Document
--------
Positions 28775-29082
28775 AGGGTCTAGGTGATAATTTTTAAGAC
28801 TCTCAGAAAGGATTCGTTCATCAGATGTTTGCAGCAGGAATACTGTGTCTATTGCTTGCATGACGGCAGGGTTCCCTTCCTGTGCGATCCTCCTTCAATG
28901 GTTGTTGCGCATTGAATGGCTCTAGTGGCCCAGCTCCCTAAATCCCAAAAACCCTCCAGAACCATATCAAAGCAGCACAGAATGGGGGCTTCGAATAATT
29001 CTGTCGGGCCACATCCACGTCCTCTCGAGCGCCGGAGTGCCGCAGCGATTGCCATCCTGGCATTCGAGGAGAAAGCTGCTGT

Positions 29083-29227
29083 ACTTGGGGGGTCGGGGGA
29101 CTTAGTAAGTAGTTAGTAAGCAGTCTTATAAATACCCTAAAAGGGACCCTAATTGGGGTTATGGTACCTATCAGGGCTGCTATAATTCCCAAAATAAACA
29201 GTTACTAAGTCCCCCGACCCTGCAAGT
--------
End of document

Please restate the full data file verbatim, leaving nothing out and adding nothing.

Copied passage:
Positions 28775-29082
28775 AGGGTCTAGGTGATAATTTTTAAGAC
28801 TCTCAGAAAGGATTCGTTCATCAGATGTTTGCAGCAGGAATACTGTGTCTATTGCTTGCATGACGGCAGGGTTCCCTTCCTGTGCGATCCTCCTTCAATG
28901 GTTGTTGCGCATTGAATGGCTCTAGTGGCCCAGCTCCCTAAATCCCAAAAACCCTCCAGAACCATATCAAAGCAGCACAGAATGGGGGCTTCGAATAATT
29001 CTGTCGGGCCACATCCACGTCCTCTCGAGCGCCGGAGTGCCGCAGCGATTGCCATCCTGGCATTCGAGGAGAAAGCTGCTGT

Positions 29083-29227
29083 ACTTGGGGGGTCGGGGGA
29101 CTTAGTAAGTAGTTAGTAAGCAGTCTTATAAATACCCTAAAAGGGACCCTAATTGGGGTTATGGTACCTATCAGGGCTGCTATAATTCCCAAAATAAACA
29201 GTTACTAAGTCCCCCGACCCTGCAAGT